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Article
Publication date: 27 April 2012

Robert Crawford and Ruth Spence‐Stone

This paper seeks to develop a clearer understanding of the operations and decisions made by Australian advertising standards bodies, the Advertising Standards Council and…

Abstract

Purpose

This paper seeks to develop a clearer understanding of the operations and decisions made by Australian advertising standards bodies, the Advertising Standards Council and its successor, the Advertising Standards Board. It also seeks to identify whose interests have been served by these advertising standards organisations – those of the public or those of the advertising industry.

Design/methodology/approach

Using annual reports and reports in mainstream press outlets, this paper compares the two advertising standards bodies, their respective organisational structures, and their decisions, in order to identify the key issues that have confronted Australia's advertising regulation bodies.

Findings

In addition to demonstrating the fundamental similarities between the Advertising Standards Council and the Advertising Standards Board, this paper raises serious questions about self‐regulation and the way that it serves the advertising industry's interests ahead of the public interest.

Originality/value

This is the first long‐term comparative survey of the operations, activities and decisions of the Advertising Standards Council and the Advertising Standards Board that also reveals the fundamental shortcomings of the current advertising standards codes.

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Journal of Historical Research in Marketing, vol. 4 no. 2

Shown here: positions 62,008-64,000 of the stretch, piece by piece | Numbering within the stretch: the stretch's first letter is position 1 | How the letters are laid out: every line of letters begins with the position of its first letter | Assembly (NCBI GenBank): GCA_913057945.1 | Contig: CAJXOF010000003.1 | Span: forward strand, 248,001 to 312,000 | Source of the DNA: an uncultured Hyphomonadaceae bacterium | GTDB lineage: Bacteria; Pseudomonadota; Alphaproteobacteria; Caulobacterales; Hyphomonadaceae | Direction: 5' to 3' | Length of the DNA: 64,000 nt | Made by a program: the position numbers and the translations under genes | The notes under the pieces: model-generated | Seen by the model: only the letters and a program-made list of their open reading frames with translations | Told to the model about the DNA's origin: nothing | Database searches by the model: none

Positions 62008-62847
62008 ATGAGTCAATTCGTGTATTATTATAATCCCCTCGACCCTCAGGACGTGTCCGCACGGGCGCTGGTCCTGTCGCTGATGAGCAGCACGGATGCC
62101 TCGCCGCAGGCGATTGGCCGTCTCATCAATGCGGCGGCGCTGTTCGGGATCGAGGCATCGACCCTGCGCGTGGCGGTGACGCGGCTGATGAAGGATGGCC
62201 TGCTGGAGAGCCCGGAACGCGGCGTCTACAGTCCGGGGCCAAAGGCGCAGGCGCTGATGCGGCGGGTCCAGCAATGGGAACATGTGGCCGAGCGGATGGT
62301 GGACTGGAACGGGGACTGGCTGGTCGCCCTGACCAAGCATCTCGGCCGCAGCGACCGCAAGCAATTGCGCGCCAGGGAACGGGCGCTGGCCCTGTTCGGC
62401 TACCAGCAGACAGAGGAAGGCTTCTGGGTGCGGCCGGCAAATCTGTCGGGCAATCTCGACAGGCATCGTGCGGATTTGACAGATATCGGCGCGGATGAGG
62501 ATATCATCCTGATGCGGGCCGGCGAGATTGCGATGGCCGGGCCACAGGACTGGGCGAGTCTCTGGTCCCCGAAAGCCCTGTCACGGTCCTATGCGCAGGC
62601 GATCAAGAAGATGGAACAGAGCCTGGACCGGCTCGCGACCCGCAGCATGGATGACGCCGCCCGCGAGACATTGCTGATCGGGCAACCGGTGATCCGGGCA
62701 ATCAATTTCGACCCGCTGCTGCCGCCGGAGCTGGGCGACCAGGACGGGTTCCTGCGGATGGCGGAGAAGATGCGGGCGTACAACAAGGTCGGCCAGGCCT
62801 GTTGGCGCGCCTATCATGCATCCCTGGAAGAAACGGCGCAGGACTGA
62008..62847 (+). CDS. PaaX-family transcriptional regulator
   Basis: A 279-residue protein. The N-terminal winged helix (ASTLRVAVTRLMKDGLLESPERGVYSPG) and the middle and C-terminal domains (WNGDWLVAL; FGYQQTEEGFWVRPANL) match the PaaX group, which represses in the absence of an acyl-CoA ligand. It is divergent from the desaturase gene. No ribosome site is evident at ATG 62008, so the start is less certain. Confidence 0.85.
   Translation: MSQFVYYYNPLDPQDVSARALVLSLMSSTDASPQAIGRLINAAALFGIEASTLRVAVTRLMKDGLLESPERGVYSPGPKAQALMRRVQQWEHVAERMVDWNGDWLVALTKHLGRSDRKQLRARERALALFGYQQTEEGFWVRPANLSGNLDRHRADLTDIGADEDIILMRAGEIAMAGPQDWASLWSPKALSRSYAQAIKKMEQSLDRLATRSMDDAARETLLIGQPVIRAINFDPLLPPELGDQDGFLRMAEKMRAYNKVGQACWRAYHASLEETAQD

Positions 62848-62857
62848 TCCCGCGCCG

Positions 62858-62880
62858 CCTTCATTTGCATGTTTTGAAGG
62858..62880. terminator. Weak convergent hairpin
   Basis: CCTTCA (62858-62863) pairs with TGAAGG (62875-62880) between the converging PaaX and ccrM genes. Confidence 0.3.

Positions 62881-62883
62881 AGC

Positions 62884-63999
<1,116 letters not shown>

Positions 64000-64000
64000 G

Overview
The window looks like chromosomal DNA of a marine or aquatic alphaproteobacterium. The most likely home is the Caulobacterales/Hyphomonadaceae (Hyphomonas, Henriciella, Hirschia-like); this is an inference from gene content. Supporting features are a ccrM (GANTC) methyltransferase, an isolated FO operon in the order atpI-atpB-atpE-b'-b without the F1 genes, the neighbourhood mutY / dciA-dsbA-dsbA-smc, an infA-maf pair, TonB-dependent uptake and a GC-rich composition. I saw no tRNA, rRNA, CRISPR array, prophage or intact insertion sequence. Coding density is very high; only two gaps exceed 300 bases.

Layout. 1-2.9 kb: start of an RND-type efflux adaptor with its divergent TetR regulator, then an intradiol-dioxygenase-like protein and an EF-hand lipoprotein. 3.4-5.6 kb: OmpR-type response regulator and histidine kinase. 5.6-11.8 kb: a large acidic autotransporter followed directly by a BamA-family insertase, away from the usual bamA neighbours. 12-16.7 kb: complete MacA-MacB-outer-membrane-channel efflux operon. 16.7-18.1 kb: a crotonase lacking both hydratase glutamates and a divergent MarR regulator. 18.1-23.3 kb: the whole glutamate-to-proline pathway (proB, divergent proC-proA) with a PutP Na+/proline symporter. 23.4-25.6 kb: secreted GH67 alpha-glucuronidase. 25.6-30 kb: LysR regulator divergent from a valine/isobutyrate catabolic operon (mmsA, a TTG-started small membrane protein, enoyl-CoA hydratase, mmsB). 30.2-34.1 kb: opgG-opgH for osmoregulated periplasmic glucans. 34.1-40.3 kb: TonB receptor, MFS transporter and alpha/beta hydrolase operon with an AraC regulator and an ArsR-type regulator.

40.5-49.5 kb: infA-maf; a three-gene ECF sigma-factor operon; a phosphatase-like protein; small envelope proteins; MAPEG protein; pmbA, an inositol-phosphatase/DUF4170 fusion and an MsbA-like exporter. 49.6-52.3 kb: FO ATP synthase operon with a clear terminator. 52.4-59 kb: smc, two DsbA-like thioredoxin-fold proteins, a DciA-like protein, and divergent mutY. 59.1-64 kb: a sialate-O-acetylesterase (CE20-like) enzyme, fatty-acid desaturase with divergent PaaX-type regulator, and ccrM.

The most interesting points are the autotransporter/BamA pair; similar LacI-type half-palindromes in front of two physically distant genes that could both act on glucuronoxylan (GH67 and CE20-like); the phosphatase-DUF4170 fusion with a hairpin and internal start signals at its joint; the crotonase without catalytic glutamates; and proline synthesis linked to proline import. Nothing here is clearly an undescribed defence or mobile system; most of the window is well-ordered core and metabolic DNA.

Type: Research Article
ISSN: 1755-750X

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Article
Publication date: 1 May 2005

Michael Volkov, Debra Harker and Michael Harker

The purpose of this article is to bring together established research in the field of consumer complaint responses: to contextualise this research into the area of…

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1635

Abstract

Purpose

The purpose of this article is to bring together established research in the field of consumer complaint responses: to contextualise this research into the area of complaints about advertising in Australia; and to empirically test the proposition that it is possible to construct a profile of complainants about advertising in Australia.

Design/methodology/approach

Postcodes obtained from the Advertising Standards Board complaints database were entered into Pacific Micromarketing's MOSAIC software, which uses data at the postcode level to cluster individuals into homogeneous groups.

Findings

Characteristics shared among consumers who engage in “amplified voicing” include above average income levels, above average disposable income levels, higher than average education levels, professional and associate professional occupations, middle‐ to late‐middle‐aged household heads and above average representation of working women. Their interests tend towards culture, technology, entertaining, sport, food and fashion.

Research limitations/implications